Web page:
Fall Honey Flow: Brazilian Pepper

Here in South Florida the bees get a nice treat during late September through early November, a large fall honey flow from the Brazilian pepper trees.  This honey has a nice golden color and the flavor is mild with a slight “kick” to it, however it is not spicy as some may think because of the name.  I actually prefer it over orange blossom honey.

It is such a large honey flow that the bees will swarm if you don’t split them ahead of time.  So we use the long Labor Day weekend to make our splits and prevent swarming.

Brazilian pepper (Schinus terebinthifolius), also called Florida Holly, is an invasive species originating from South America. It is actually illegal to cultivate, sell or transport the seeds and plant.  It is a very fast growing tree that spreads quickly and overtakes other native vegetation.  It is very hard to eradicate because of how easy it proliferates.

Despite the negative perception many people have about the trees, we like them because our bees love them.  We fully understand the environmental impacts is has had on native plants, but at the same time with honey bees on the decline, they need food sources too. This tree provides a great amount of honey for them to store and survive on during winter when not many other flowers are blooming.

Brazilian pepper flowers

Brazilian pepper flowers

Close up of flowers, they are very tiny.

Close up of Brazilian pepper flowers, they are very tiny.

Do you think this is a bee? Well, you're wrong! It is a Drone Fly. They mimic the look of a bee to prevent predators from eating them.

Do you think this is a bee? Well, you’re wrong! It is a Drone Fly. They mimic the look of a bee to prevent predators from eating them.

Brazilian pepper seeds. This is how it got the nickname Florida Holly.

Brazilian pepper seeds. This is how it got the nickname Florida Holly.

Lots of brood still being produced in fall.

Lots of brood still being produced in fall.

Even drones being produced too!

Even drones being produced too!

Capped Brazilian pepper honey.

Capped Brazilian pepper honey waiting to be extracted.

Look at that beautiful golden honey - liquid gold.

Look at that beautiful golden honey – liquid gold.

How to Identify Elements on a Bee Frame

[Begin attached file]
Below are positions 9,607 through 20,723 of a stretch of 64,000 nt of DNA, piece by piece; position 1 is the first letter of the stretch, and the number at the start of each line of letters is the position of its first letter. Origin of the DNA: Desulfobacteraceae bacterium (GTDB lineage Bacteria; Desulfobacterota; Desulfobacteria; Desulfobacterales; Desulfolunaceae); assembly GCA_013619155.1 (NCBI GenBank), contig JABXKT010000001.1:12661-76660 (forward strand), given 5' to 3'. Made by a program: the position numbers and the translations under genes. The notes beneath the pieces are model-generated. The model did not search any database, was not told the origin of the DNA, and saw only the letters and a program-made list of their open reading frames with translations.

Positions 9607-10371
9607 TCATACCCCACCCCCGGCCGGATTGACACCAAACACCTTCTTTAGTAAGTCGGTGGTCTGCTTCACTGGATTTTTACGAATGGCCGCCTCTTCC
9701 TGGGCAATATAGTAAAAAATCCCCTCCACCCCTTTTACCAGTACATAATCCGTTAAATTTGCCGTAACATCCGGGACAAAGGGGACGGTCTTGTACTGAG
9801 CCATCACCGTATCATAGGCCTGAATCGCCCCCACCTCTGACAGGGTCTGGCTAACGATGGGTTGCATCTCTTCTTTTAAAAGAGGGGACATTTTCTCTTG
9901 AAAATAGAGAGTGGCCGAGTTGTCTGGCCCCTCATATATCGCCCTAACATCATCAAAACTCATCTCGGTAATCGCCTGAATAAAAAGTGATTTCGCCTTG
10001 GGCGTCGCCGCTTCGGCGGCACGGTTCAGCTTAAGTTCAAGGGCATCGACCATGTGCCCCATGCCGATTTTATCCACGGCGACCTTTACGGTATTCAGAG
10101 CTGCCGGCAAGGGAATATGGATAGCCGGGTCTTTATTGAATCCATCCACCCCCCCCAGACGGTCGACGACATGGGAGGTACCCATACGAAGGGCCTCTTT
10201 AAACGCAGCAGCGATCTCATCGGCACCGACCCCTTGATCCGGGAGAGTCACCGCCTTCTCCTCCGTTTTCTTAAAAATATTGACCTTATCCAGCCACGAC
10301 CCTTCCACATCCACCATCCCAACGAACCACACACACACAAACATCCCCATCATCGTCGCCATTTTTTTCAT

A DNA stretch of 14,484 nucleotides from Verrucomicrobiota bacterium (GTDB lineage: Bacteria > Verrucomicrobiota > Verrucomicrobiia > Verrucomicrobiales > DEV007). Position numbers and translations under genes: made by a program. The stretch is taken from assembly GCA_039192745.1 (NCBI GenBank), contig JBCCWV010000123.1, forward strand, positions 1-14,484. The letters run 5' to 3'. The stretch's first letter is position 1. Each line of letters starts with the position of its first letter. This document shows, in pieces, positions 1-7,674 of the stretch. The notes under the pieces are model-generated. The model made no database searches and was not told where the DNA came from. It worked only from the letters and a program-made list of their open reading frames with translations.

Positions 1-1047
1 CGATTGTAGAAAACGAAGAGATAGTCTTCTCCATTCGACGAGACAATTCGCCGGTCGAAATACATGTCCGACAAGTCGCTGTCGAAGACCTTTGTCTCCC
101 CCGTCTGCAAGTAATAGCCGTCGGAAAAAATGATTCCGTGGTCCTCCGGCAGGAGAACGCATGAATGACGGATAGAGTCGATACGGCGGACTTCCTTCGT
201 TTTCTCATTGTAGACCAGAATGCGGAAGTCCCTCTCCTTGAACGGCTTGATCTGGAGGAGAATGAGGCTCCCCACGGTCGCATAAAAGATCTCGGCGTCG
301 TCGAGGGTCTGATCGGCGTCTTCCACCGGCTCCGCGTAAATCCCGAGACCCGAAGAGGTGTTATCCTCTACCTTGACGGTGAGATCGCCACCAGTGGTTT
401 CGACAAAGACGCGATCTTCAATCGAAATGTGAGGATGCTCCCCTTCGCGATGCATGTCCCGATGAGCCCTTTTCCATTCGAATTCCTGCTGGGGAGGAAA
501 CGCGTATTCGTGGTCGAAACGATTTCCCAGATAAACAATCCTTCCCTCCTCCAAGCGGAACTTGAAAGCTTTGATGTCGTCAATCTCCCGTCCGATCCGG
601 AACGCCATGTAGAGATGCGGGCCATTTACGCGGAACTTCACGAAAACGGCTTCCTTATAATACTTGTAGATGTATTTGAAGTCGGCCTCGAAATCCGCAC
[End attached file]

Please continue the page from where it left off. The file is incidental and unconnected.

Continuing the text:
I thought it would be helpful for some of the beginners out there to see a frame with some important elements pointed out. I’m also providing a link to the full resolution versions so that you can zoom in.


Frame with important elements marked.

Click here for full resolution file of marked up frame.

Unmarked frame for comparison.

Unmarked frame for comparison.

Click here for full resolution file of unmarked frame.

Well fed bees

Two weeks ago we added a second floor to our strong hives and they are doing very well. Here is a frame we pulled from the top chamber.  You can tell right away that these are well fed bees.  The brood (baby bees) are clustered together and capped in the center. Very nice laying pattern, meaning the queen is good.  Lots of capped and uncapped honey surrounding the brood, meaning they have plenty of food for the adults and to feed the larvae.


Comb Honey by Mistake

Yum! Fresh comb honey.  We were blessed with all this great comb, but it wasn’t something we  had planned.

Here is what happened:

When we caught our fall swarm we needed to give them a few frames with food and brood.  So we took 2 frames from an existing hive, but didn’t have any empty frames on hand at the moment. We actually had an order with new frames on the way.  So we left 2 frame slots empty and said we would add in 2 frames when they arrived. Fast forward a week and we totally forgot about the empty slots.  We went to open the hive and could not get the cover off, it was stuck.  Once we finally pried it open we realized what had happened.

The bees had filled up the empty space with new comb that was full of honey!  Our first thought was what a big mess, but we decided to take advantage of the situation and carefully gather the comb.

So we turned a sticky mess into a sweet deal.

Fall honey harvest

After we had our turkey dinner we got right down to jarring our honey.  Maybe this will become a new Thanksgiving tradition.  We were so excited to see how much we got this harvest.  All this wonderful honey came from 2 hives during the Brazilian Pepper honey flow.

Yanni with all our honey

All of our hives are doing great.  All three have queens and look to be in good shape for the winter.  We couldn’t be more thankful for our bees.

Preparing for winter

Not much new and exciting to report this week, but we are getting ready for winter.  Our “bad behavior” hive was still queenless and after harvesting honey we decided to combine them with one of the smaller swarm hives in order to help them overwinter.  We are going to check how the combination went later this week.  We are really hoping the “bad behavior” girls do not kill the queen from the hive we combined them with.

Besides that we have removed all supers (those are the top hive boxes where the bees put their honey) and have each hive down to one deep body.  We got a tip from my brother-in-law in Greece (who is also a beekeeper) on how to store the empty built frames.  After the bees have cleaned off all the leftover honey, you should place them in the freezer for a day to kill off any wax moth eggs.  After that you can put them in an empty hive box and close them up or put them in a sealed plastic bag.  My concern here is ants and roaches that may come after the wax and any leftover residue.

If any other beekeepers would like to share how you store your empty built frames to keep them safe from pests, I’d love to hear from you.